The Lincoln Anglican Academy Trust (LAAT) successfully concluded its final Early Years Foundation Stage (EYFS) meeting of the year, bringing together Early Years (EY) practitioners and reception teachers from many of the LAAT schools. Held at Ruskington Chestnut Street Primary, and led by the Trust’s newly appointed Associate Lead for Early Years, Lianne Cook, the event was a resounding success, providing a platform for high-quality Continuing Professional Development (CPD) and fostering a spirit of collaboration among EYFS practitioners.
The EYFS Network is an integral component of LAAT’s comprehensive approach to early years education, recognising the vital role that practitioners play in shaping the learning journey of young children. The day provided a platform for teachers and Trust members to discuss best practices, evaluate high-quality EYFS curriculums, and look collectively at data to create the best learning environments for all pupils beginning their early years of education.
Knowing the importance of transparency and community, during the recent meeting, attendees had the opportunity to engage in informative sessions, workshops, and interactive discussions led by experts in the field. These sessions focused on assessments, Ofsted, developing outdoor provision, supporting children with language and communication as well as working with parents as partners.
Each session was packed with guest speakers from within the wider LAAT team and practitioners. LAAT’s subject advisors provided spotlight sessions on themes such as early reading and communication, and science in EYFS, ensuring practitioners can align their practices and promote a standardised and unique approach that benefits all children within the LAAT community.
The primary objective of the day was to foster the sharing of successful learning methods for those in their early years, and for this meeting, the focus remained on outdoor learning, with the ultimate aim of raising learning benchmarks for all children within the Trust. The theme was ‘forest school art’ and attendees were encouraged to bring a diverse range of free/low-cost outdoor learning resources to help those on a tight budget, to exchange innovative ideas among participants in hopes that the impact of this will be improved provision for all LAAT settings.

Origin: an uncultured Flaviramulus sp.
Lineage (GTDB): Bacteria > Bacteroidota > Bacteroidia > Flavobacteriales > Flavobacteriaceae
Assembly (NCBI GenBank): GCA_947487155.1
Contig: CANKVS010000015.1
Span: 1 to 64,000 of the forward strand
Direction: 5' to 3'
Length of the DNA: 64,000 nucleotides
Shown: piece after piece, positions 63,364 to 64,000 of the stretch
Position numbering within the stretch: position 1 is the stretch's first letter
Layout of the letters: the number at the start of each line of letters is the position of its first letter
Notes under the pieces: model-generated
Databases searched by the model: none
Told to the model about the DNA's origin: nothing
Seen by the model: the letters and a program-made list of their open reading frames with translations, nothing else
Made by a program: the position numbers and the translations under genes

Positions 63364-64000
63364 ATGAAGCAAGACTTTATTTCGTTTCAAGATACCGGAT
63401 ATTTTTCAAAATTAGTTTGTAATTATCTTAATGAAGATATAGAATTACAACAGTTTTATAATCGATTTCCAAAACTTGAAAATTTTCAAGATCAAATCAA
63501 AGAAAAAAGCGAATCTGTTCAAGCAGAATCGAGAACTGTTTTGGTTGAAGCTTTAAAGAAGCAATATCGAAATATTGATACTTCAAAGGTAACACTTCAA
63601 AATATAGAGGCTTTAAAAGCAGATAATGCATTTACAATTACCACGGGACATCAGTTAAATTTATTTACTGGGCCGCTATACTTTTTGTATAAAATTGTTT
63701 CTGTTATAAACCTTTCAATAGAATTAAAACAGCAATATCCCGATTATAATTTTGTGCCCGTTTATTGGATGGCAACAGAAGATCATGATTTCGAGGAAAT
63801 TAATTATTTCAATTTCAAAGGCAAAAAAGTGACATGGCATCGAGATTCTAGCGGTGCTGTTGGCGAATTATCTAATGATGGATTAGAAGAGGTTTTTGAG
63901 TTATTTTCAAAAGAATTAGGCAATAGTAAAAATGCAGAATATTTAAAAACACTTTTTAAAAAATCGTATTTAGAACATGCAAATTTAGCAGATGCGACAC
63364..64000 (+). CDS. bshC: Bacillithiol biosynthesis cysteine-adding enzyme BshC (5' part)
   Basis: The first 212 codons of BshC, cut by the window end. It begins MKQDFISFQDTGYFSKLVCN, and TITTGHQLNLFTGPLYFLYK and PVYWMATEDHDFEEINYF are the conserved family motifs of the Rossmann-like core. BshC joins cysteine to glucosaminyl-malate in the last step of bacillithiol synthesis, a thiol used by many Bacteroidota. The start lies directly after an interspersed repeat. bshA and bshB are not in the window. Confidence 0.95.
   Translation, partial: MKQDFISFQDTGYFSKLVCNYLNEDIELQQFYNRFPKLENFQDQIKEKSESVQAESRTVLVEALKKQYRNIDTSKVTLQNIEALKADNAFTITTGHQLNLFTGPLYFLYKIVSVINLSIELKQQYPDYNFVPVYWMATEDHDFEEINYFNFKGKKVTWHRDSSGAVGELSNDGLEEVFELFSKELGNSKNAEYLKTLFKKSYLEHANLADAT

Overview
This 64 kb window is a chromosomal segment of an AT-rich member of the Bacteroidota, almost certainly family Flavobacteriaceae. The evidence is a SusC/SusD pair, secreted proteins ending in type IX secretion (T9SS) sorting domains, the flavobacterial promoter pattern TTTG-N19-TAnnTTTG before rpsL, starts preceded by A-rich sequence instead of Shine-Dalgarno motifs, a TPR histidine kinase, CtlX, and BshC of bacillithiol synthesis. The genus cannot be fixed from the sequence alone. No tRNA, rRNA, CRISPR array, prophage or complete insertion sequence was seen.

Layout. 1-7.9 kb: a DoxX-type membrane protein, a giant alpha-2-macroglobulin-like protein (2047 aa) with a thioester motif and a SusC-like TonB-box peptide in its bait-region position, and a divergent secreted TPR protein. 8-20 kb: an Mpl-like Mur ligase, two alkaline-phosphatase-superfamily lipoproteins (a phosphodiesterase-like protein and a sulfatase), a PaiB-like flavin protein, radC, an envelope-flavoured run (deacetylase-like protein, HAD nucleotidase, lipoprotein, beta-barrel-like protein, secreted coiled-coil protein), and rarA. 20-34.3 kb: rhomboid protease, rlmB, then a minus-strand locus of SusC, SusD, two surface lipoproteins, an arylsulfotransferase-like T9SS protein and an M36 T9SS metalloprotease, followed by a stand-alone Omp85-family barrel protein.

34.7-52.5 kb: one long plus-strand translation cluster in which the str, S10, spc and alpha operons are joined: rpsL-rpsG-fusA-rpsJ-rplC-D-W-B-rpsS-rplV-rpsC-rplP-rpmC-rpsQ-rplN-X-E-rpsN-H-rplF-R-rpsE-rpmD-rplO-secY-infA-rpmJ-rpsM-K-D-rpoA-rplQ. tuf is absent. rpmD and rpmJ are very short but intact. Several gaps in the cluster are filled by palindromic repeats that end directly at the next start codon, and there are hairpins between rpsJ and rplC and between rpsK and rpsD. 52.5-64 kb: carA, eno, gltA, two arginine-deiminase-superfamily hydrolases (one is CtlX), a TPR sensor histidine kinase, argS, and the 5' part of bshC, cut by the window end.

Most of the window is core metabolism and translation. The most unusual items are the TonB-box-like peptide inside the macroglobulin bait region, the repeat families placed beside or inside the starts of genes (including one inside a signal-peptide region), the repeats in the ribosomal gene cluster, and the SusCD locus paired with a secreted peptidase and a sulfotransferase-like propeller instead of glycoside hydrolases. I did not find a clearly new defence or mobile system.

Understandably, the practitioners enthusiastically delved into a range of engaging activities during the event, including the exploration of mud paint, the crafting of clay tree faces, the making of magic wands, and the creation of printed fabric adorned with leaves and flowers. These hands-on experiences provided plenty of inspiration, ready to be incorporated into their respective school environments and shared with the pupils.
Practitioners also explored the effective use of floor books and high-quality texts to enhance students’ communication skills and nurture a love for reading. As a result, inspiring ideas emerged, and genuine discussions revolved around the creation of outdoor spaces that can be utilised by children all year round.
The meeting featured guest speaker, Jon Brown, who delivered an informative session on Ofsted, following requests from practitioners to prepare for future inspections and to understand how this impacts EYFS. Jon talked through the process and was able to answer all questions that practitioners had, dispelling myths and setting minds at ease.
Friskney All Saints School teacher, Jane Banham, also gave an insightful presentation on blending the scientific curriculum for EYFS and Year One. Jane provided some valuable EYFS scientific resources that teachers could use to enhance the EYFS science curriculum within each school. Discussing these key points develops a better grasp of how the EYFS themes encourage the knowledge that pupils continue to acquire throughout primary school and beyond.
LAAT remains committed to its mission of delivering outstanding education within its EYFS provision. By supporting the development of its practitioners through the EYFS Network, the Trust ensures that every child experiences a nurturing and engaging early years environment that lays the foundation for lifelong learning.